The Middle East is often portrayed as an outlier when it comes to human rights, yet, the outbreak of the Arab Spring and the intense digital campaigning that followed proved that rights have become the popular language of protest. The locus of human rights is no longer exclusive to state or inter-state organizations but rather draws heavily upon civil society. The articulation of grievances by youth activists undeniably changed the landscape of domestic politics. Numerous organizations came forward defending several causes such as the promotion of prisoners’ rights, dissidents, women, the LGBT+ community, and the disenfranchised. The richness of activism in Middle East and North Africa (MENA) relies not only on the groundbreaking work done but it also builds upon a large overseas diaspora. This blog features leading activists who actively advocate and contribute to the advancement of human rights in the Middle East.
Loujain al-Hathloul is one of the most prominent and outspoken women human rights defenders in Saudi Arabia; much of her activism is conducted via commentary on social media. In 2013, Al-Hathloul was the figurehead of what became known as the 26 October Driving Campaign against the driving ban through public films of her driving. Her activism also focuses on the end of the male guardianship system that long infantilized women in Saudi Arabia. According to Amnesty International, al-Hathloul “made waves” by “posting a video of herself with her hair and face uncovered, in defiance of the country’s ultraconservatives.” Al-Hathloul actively defended the right to vote and stand in elections for women having run herself as a candidate in November 2015. Her popularity and the international attention she attracted soon led Saudi officials to detain her in May 2018. Al-Hathloul remains in detention. During the first three months of her detention she was held incommunicado, and was subject to physical and moral torture. On March 13, 2019, she was convicted for numerous charges including the promotion of women’s rights, the end of the guardianship system and contacting foreign media outlets and journalists. Her last court appearance was on April 3, 2019. She remains in prison pending her next court session. On August 31, 2020, Al-Hathloul’s family members were allowed to visit her after being denied contact with her for six weeks. According to Lina al-Hathloul, her sister Loujain would “rather be in prison, following her values and fighting than be released and lose these two years for nothing.”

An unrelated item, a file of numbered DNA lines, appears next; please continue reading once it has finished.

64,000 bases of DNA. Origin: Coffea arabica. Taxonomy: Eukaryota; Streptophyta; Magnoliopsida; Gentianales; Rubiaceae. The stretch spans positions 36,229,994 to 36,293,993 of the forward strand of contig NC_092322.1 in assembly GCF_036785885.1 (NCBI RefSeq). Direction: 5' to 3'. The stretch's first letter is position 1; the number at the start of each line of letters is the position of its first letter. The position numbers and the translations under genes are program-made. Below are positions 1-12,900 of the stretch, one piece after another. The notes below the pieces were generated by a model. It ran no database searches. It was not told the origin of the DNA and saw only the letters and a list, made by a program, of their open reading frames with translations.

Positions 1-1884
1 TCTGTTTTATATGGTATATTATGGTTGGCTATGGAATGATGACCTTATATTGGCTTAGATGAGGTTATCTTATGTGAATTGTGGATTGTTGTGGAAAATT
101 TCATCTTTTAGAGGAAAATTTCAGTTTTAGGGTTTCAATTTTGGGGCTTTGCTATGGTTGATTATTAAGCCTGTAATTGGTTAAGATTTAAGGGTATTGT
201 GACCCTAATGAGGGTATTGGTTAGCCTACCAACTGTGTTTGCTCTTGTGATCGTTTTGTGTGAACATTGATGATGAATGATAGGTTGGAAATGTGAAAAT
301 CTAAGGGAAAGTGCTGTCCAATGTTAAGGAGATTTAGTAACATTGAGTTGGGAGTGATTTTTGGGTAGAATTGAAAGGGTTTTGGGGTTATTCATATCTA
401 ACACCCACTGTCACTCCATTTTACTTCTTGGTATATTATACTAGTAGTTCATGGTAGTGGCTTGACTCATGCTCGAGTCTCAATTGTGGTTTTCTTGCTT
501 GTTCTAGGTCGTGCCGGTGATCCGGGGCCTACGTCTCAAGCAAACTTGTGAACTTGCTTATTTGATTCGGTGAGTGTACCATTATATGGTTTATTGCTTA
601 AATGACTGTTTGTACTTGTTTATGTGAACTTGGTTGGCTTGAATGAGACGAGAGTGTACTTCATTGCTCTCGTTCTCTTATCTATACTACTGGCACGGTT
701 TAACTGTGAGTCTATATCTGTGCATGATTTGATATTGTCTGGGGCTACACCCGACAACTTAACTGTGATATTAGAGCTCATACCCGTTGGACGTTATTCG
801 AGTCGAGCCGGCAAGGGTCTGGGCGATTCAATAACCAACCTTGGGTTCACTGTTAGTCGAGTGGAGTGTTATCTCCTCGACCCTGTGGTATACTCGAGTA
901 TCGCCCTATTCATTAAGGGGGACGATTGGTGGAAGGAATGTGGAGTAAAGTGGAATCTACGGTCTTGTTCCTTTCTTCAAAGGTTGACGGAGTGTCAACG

Co-Founder of Mada Masr
Lina Attalah’s work is iconic in many respects. Attalah is the chief-editor and co-founder of the leading Cairo-based independent news website Mada Masr. The news outlet is a well-regarded source “that attempts to secure a house for a dislocated practice of journalism that did not survive in mainstream organizations and their associated political and economic conditions.” Attalah has extensively defended and fought for press freedom. Her forefront work of investigative journalism exposing high-level corruption, misconduct within the government, the role of security apparatus, and the plight of Sudanese refugees in the country has alienated the Egyptian authorities resulting in her arrest in 2020. In 2017, she was recognized as a “New Generation Leader” by Time Magazine. She has also been referred to as the “Muckraker of the Arab World.”
25 January Revolution Leader
Ahmed Douma is a prominent human right, political activist, poet, and figurehead of the pro-democracy 6 of April and the Kefaya (Enough!) youth movement that ousted former president Hosni Mubarak in 2011. Ahmed Douma’s contribution to Thawrat 25 Yanayer ( the January 25 Revolution) is undeniable. His engagement was made “so that the Egyptian person regains his or her dignity, Egypt’s democracy will be born, social justice will prevail, and jobs and opportunities will be available for all Egyptians, particularly the youth.” On Friday, February 4, Douma along with one million Egyptian protesters took the streets on “Friday of Departure” demanding the toppling of Mubarak’s autocratic government. Currently, Douma is a prisoner of conscience purging a 15 years sentence. The charges were upheld at a retrial on July 1, 2020. Ahmed Douma was “swept up in a crackdown following the military toppling that year of Mohamed Morsi, Egypt’s first and only democratically elected president.”